Integrated information theory (IIT) and global network workspace theory (GNWT). IIT proposes that consciousness is a ‘structure’ in the brain formed by a specific type of neuronal connectivity that is active for as long as a certain experience, such as looking at an image, is occurring. This structure is thought to be found in the posterior cortex, at the back of the brain. On the other hand, GNWT suggests that consciousness arises when information is broadcast to areas of the brain through an interconnected network. The transmission, according to the theory, happens at the beginning and end of an experience and involves the prefrontal cortex, at the front of the brain. – Mariana Lenharo, Decades-long bet on consciousness ends — and it’s philosopher 1, neuroscientist 0, Nature, June 24, 2023

The six independent laboratories that tested the hypotheses came up with results which did not match either theory perfectly. But in any event, the “signature of consciousness” was never captured. Chalmers told Nature nonetheless that “There’s been a lot of progress in the field” and that “over the years, it’s gradually been transmuting into, if not a ‘scientific’ mystery, at least one that we can get a partial grip on scientifically.” And Koch bought a case of fine Portuguese wine in New York City, the day before the results were announced…

Interestingly, a 2022 study of consciousness theories out of Tel Aviv University analyzed four leading theories and found that “Each of these theories offers convincing experiments to support them, so the field is polarized, with no agreed-upon neuroscientific account of consciousness.”

And there it sits.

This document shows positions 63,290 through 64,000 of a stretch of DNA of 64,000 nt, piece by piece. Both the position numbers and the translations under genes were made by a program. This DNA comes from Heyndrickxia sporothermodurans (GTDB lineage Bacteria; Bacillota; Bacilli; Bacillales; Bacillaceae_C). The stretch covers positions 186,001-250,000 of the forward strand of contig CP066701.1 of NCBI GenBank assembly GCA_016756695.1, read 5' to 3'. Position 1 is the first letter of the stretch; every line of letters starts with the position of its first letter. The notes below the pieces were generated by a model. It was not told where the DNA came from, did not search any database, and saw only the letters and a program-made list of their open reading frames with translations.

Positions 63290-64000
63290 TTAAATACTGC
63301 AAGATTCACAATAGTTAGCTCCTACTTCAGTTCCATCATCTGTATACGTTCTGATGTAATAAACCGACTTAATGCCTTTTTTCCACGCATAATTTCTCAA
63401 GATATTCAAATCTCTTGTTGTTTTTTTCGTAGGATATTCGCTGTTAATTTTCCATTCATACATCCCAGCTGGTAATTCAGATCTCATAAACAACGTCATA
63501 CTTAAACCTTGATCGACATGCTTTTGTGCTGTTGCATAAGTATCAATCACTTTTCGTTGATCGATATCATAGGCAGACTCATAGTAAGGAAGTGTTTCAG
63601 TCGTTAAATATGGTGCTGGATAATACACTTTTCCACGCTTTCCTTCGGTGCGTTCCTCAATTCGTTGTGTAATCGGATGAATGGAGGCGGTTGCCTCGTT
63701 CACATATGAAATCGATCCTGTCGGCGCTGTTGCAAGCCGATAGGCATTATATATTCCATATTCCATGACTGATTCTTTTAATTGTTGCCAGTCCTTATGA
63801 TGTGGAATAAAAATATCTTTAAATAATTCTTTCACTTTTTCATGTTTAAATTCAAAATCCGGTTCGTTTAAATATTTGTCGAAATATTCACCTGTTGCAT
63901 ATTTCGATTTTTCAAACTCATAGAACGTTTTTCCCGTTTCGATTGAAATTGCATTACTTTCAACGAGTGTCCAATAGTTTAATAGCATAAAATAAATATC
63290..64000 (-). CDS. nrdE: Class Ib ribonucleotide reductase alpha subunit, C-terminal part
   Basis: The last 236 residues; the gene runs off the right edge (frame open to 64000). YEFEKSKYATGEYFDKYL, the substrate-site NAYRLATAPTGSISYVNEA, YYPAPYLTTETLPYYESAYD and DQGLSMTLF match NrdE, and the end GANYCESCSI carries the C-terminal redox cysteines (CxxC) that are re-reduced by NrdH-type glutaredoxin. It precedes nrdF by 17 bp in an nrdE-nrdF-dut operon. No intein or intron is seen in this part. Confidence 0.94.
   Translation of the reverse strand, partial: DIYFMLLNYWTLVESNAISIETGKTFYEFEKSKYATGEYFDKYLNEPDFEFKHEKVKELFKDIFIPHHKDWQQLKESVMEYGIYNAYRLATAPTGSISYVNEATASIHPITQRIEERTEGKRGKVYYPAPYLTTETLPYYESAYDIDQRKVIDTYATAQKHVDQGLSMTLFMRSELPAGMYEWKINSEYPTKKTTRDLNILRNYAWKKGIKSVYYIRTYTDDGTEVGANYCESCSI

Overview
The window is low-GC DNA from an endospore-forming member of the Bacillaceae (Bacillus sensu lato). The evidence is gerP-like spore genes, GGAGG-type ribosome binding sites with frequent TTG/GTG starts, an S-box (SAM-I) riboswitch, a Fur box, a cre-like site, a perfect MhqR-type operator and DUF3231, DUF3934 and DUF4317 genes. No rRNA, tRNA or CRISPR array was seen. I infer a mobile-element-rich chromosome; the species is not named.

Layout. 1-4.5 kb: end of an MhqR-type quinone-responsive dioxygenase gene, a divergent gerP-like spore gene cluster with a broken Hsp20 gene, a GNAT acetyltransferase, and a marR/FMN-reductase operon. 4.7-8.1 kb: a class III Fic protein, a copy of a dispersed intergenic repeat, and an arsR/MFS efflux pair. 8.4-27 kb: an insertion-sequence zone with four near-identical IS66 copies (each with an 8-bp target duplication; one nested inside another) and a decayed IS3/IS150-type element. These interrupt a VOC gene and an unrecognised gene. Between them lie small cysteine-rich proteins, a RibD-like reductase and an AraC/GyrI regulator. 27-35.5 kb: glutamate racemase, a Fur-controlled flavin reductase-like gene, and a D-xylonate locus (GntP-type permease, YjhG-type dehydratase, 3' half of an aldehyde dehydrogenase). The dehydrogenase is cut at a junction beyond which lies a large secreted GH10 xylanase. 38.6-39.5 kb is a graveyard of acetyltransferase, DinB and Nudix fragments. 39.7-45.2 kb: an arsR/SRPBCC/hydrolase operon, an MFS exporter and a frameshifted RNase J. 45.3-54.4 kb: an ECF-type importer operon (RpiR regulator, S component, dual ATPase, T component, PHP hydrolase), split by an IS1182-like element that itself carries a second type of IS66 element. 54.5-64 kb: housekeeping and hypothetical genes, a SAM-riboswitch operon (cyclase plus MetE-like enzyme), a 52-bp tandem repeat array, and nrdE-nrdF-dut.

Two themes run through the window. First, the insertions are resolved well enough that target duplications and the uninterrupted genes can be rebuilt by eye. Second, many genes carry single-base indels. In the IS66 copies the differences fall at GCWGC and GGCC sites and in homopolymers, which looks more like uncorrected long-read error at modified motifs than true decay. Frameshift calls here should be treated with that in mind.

Neurosurgeon Michael Egnor points out that we can’t even define consciousness, which surely complicates the search for its signature. For example, in a recent review of Kenneth Miller’s book, The Human Instinct, (Simon and Schuster, 2018) he notes, “Miller doesn’t define consciousness, because consciousness is a notoriously slippery concept that is never coherently defined in neuroscience or in philosophy.” He adds,

“Consciousness” is a clear example of what Wittgenstein called a language game. A language game is the rule-governed meaning that words acquire by their use in ordinary life. Sometimes we use consciousness to mean arousal, sometimes we use it to mean perceptual knowledge and at other times we use it to mean abstract comprehension or carefulness or realization. Whatever its value in ordinary language, “consciousness” has no place in the discussion of neuroscience or philosophy. This is not because we aren’t aware or we aren’t capable of perception or understanding. The problem is that the term consciousness is too vague to be useful in neuroscience or in the philosophy of mind. The meaning of consciousness is so broad – its language game is so convoluted – as to preclude genuine insight. – Michael Egnor, “Kenneth Miller on consciousness and evolution,” Mind Matters News, March 8, 2023

But a language game may have its uses. One of them may be to circumvent a growing realization. In this case, the realization is that Chalmers and other dualists are right: There is an immaterial aspect to human nature that is not addressed by, say, searches for a consciousness spot or signature in the brain. If that sounds uncomfortable, well, there is always the language game.

Denyse O'Leary

Denyse O'Leary is a freelance journalist based in Victoria, Canada. Specializing in faith and science issues, she is co-author, with neuroscientist Mario Beauregard, of The Spiritual Brain: A Neuroscientist's Case for the Existence of the Soul; and with neurosurgeon Michael Egnor of the forthcoming The Human Soul: What Neuroscience Shows Us about the Brain, the Mind, and the Difference Between the Two (Worthy, 2025). She received her degree in honors English language and literature.

The Philosopher Wins: There’s No Consciousness Spot in the Brain